A life vest for homeowners with underwater mortgages
Suffering from a severely underwater mortgage (when you owe more than your house is worth)? Good news: President Obama’s new mortgage rules may help.
The new plan is a much-needed revamp of HARP (the Home Affordable Refinance Program), which was introduced in 2009 to lower borrowers’ monthly payments and help them stay in their homes. The Obama administration expected HARP to help up to 5 million homeowners. But, so far, it’s aided fewer than 900,000. Mission: unaccomplished.
Part of the problem was that the old HARP wasn’t open to folks who owed more than 125 percent of what their homes were worth. Now, borrowers can refinance no matter how much their property’s value has fallen. Costly appraisals—necessary to apply for HARP—have also been a barrier. Under the new rules, they won’t be required in many cases; Fannie or Freddie can just ballpark values based on similar homes. Lastly, fees for refinancing to a short-term mortgage will also, thankfully, be eliminated. All adding up to more money in homeowners’ pockets.
With the new-and-improved HARP, the government hopes to attract 1 million more participants. If you’re in the market to refinance, here’s how to tell if you’ll qualify (and be able to take advantage of today’s very tempting, record-low mortgage rates):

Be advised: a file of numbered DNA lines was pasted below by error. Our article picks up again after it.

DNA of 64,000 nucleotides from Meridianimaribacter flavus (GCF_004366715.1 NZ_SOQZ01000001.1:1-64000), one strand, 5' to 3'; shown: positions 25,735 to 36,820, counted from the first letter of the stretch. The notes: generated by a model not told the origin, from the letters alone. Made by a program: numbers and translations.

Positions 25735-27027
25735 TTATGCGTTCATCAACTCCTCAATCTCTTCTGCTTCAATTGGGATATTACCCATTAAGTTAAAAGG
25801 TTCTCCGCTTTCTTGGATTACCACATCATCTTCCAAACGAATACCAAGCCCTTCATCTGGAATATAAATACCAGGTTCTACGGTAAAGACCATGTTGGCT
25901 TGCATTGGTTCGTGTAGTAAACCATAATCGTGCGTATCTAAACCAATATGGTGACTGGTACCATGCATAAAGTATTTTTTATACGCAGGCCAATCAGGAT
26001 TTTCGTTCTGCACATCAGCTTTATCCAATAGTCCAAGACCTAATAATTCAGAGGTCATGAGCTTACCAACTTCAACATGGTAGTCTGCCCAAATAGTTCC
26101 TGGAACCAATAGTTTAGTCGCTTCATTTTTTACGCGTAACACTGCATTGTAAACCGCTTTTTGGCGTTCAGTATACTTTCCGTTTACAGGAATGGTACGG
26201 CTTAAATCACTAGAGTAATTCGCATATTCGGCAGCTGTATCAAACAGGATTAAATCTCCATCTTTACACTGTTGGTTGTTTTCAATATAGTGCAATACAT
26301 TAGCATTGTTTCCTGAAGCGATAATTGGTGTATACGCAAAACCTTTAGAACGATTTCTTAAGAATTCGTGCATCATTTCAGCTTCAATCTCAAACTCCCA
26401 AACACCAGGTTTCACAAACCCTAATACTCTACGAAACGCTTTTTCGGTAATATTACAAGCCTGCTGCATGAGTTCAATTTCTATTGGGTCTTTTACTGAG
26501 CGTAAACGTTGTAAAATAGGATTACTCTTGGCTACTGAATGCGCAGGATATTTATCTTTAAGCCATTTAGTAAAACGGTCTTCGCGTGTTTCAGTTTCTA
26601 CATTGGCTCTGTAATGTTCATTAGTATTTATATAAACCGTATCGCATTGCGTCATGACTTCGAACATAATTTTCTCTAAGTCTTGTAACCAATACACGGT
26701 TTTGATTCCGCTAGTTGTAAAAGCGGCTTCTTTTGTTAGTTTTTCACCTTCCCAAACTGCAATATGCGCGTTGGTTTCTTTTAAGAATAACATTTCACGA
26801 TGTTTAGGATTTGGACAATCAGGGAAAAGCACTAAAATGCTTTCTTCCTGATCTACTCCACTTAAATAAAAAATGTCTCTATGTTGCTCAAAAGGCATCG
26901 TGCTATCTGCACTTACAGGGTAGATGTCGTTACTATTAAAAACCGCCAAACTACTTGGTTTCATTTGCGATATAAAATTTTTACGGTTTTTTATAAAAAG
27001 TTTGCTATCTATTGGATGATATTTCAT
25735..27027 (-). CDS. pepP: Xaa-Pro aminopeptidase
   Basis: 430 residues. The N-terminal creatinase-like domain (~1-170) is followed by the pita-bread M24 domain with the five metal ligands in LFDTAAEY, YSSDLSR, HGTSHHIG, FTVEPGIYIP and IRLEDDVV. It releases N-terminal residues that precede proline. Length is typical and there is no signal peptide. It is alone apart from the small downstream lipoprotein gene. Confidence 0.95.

- Mortgages must be under Fannie Mae or Freddie Mac, and taken out before May 31, 2009. Not sure about yours? You can double-check by looking up your loan at MakingHomeAffordable.gov.
- 80 is the magic number. To assess how risky it is to let you refi, lenders look at a measurement called your loan-to-value (LTV) ratio, which compares your mortgage to the value of your home. To qualify for the new HARP, your LTV must be above 80 percent. For example, say your home is worth $400,000 and you owe $350,000 on your mortgage. That means your LTV is $350,000/$400,000, or 81 percent, so you could qualify. To find out your LTV, try Bankrate’s Mortgage Loan-to-Value Calculator.
- Being current is key. Borrowers must have made no late payments in the last six months, and no more than one late payment in the last year. This is why I’m always nagging you to pay bills on time. (Though I understand that for those struggling, sometimes there’s no alternative.)
- No repeat visitors. If you’ve already refinanced your home under HARP, sorry Charlie, you’re disqualified from this round.
If you do qualify, hold tight until November 15, when Fannie and Freddie will provide guidelines to lenders. Keep in mind that participation in HARP is not mandatory for lenders (Chase and GMAC have signed on so far), and timing and implementation is up to them (Chase, for example, won’t adopt the LTV guidelines until 2012). In the meantime, call your lender to ask if they will participate, or, if they won’t, what other options may be available to you. And don’t delay too long: the program is only extended through Dec. 31, 2013.
Will you try to take advantage of HARP?